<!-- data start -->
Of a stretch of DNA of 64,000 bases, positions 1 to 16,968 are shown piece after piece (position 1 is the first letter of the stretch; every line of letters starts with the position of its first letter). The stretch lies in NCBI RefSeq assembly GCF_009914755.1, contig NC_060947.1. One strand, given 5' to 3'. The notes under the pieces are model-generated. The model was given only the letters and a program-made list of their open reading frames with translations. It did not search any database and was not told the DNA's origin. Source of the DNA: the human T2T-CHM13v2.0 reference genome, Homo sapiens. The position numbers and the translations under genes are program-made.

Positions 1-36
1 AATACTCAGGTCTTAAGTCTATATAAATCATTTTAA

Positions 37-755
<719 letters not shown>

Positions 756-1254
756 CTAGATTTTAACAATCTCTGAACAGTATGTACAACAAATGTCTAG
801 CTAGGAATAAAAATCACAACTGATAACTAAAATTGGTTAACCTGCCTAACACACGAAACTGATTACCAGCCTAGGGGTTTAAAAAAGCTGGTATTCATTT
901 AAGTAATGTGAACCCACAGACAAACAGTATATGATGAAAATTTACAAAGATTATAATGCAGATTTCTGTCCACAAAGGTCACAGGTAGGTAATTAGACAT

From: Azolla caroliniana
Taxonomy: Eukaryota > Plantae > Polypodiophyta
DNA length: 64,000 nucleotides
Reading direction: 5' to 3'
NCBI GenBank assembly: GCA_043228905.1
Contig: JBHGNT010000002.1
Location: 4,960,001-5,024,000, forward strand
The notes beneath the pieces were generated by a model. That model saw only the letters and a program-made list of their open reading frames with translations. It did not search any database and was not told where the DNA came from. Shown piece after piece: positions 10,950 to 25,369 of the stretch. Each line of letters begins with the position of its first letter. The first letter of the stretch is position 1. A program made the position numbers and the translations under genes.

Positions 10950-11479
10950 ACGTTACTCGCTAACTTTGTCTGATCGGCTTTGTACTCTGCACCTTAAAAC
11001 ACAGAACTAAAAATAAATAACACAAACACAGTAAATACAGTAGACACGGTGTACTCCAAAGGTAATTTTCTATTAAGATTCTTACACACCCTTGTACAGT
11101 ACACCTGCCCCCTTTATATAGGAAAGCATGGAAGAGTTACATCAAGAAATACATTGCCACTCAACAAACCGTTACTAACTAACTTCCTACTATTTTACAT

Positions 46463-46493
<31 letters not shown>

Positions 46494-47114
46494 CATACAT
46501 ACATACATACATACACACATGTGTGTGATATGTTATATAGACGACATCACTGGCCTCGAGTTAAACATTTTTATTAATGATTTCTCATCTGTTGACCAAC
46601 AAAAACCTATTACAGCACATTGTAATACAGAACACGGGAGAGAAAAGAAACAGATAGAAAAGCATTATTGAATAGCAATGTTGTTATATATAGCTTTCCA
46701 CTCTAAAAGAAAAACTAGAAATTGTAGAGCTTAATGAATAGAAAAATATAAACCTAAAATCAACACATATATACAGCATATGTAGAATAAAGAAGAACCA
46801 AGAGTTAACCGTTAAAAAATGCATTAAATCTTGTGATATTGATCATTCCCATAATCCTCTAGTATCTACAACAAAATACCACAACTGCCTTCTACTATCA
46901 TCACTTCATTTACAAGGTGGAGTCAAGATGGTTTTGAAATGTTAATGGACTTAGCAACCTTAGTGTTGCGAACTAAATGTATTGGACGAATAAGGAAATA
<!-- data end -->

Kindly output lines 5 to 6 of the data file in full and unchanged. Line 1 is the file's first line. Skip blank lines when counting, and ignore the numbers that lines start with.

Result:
<719 letters not shown>

Positions 756-1254